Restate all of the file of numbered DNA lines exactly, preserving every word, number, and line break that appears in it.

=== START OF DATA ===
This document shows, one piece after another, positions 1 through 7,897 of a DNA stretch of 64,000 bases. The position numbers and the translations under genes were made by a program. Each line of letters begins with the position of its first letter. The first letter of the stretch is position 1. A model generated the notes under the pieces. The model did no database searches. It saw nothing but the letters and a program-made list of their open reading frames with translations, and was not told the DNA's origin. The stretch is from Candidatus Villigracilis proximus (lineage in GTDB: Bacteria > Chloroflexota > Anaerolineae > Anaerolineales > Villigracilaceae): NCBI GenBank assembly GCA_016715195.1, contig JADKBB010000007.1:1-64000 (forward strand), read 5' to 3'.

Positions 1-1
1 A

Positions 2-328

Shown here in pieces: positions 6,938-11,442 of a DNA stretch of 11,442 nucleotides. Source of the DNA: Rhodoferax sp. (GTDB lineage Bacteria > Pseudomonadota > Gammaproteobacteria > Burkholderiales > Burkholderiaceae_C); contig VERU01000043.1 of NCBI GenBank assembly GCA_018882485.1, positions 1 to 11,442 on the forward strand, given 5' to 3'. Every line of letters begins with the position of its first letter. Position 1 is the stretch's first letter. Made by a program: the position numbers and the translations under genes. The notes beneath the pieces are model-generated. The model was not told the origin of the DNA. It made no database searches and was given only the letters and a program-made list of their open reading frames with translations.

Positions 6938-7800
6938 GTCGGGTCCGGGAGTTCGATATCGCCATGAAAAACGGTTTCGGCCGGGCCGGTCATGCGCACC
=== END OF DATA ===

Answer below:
This document shows, one piece after another, positions 1 through 7,897 of a DNA stretch of 64,000 bases. The position numbers and the translations under genes were made by a program. Each line of letters begins with the position of its first letter. The first letter of the stretch is position 1. A model generated the notes under the pieces. The model did no database searches. It saw nothing but the letters and a program-made list of their open reading frames with translations, and was not told the DNA's origin. The stretch is from Candidatus Villigracilis proximus (lineage in GTDB: Bacteria > Chloroflexota > Anaerolineae > Anaerolineales > Villigracilaceae): NCBI GenBank assembly GCA_016715195.1, contig JADKBB010000007.1:1-64000 (forward strand), read 5' to 3'.

Positions 1-1
1 A

Positions 2-328

Shown here in pieces: positions 6,938-11,442 of a DNA stretch of 11,442 nucleotides. Source of the DNA: Rhodoferax sp. (GTDB lineage Bacteria > Pseudomonadota > Gammaproteobacteria > Burkholderiales > Burkholderiaceae_C); contig VERU01000043.1 of NCBI GenBank assembly GCA_018882485.1, positions 1 to 11,442 on the forward strand, given 5' to 3'. Every line of letters begins with the position of its first letter. Position 1 is the stretch's first letter. Made by a program: the position numbers and the translations under genes. The notes beneath the pieces are model-generated. The model was not told the origin of the DNA. It made no database searches and was given only the letters and a program-made list of their open reading frames with translations.

Positions 6938-7800
6938 GTCGGGTCCGGGAGTTCGATATCGCCATGAAAAACGGTTTCGGCCGGGCCGGTCATGCGCACC